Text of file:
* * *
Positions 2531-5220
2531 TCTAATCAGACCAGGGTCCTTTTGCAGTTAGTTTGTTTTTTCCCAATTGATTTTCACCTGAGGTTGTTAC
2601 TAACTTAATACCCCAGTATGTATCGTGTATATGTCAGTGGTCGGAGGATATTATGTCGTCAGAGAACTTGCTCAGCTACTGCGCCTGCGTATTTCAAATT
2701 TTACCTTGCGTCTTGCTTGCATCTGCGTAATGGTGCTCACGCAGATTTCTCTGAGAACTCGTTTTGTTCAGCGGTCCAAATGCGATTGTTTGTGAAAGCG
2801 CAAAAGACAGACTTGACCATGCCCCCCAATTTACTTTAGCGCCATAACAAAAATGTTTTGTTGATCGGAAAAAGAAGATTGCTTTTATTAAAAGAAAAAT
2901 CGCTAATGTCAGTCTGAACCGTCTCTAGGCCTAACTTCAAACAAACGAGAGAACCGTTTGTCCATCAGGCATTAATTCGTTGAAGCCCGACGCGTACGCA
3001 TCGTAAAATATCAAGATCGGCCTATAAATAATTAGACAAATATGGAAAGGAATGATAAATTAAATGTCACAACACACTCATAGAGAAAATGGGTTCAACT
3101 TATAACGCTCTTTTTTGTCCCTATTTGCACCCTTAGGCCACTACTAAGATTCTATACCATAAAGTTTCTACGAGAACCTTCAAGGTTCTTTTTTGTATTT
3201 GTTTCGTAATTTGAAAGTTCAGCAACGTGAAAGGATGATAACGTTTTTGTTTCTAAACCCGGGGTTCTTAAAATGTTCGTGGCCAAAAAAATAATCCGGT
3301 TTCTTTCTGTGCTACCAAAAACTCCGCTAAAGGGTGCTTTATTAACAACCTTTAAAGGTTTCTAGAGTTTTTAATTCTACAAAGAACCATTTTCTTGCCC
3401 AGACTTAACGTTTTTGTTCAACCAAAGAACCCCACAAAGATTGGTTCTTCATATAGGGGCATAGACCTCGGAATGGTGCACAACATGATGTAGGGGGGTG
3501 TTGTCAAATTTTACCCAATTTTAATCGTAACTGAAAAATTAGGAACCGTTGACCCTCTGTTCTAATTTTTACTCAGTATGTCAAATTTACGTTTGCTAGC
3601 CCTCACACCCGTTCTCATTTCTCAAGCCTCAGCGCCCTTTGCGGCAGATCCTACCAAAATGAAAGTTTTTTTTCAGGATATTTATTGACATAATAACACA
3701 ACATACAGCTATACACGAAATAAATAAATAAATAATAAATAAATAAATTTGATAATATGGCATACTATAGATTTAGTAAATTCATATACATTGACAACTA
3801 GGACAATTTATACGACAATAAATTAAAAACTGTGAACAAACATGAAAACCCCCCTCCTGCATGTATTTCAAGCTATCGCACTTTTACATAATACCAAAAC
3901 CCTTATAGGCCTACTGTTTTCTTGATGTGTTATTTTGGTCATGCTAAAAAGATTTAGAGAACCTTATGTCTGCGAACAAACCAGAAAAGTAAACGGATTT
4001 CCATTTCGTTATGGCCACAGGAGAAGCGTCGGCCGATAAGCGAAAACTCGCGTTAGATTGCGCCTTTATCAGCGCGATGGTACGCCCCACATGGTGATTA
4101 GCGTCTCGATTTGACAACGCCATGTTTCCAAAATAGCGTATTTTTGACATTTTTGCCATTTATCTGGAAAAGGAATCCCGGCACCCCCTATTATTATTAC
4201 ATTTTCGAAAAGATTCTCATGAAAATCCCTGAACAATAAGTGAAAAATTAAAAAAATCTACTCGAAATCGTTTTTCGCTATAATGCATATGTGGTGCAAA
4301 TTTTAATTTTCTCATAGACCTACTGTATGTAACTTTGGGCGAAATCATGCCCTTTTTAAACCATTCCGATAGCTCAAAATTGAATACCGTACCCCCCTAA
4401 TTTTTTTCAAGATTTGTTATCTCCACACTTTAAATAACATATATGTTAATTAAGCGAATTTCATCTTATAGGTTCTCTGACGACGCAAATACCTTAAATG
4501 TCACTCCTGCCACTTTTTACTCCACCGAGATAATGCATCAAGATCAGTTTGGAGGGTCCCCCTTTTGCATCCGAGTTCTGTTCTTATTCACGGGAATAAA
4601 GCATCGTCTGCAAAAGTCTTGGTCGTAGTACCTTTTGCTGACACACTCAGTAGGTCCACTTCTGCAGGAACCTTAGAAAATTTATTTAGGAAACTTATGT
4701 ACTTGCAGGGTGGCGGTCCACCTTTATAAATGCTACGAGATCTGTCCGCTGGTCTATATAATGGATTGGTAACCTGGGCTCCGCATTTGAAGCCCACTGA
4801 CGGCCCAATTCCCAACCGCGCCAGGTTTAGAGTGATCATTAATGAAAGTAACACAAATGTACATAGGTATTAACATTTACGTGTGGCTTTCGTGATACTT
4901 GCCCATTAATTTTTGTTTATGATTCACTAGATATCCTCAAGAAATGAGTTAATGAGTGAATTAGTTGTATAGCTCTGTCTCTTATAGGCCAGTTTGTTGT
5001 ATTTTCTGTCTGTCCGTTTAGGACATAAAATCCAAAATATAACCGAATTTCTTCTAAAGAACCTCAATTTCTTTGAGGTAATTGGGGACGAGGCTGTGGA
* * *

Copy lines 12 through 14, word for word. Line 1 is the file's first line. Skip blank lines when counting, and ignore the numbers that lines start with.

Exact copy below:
3501 TTGTCAAATTTTACCCAATTTTAATCGTAACTGAAAAATTAGGAACCGTTGACCCTCTGTTCTAATTTTTACTCAGTATGTCAAATTTACGTTTGCTAGC
3601 CCTCACACCCGTTCTCATTTCTCAAGCCTCAGCGCCCTTTGCGGCAGATCCTACCAAAATGAAAGTTTTTTTTCAGGATATTTATTGACATAATAACACA
3701 ACATACAGCTATACACGAAATAAATAAATAAATAATAAATAAATAAATTTGATAATATGGCATACTATAGATTTAGTAAATTCATATACATTGACAACTA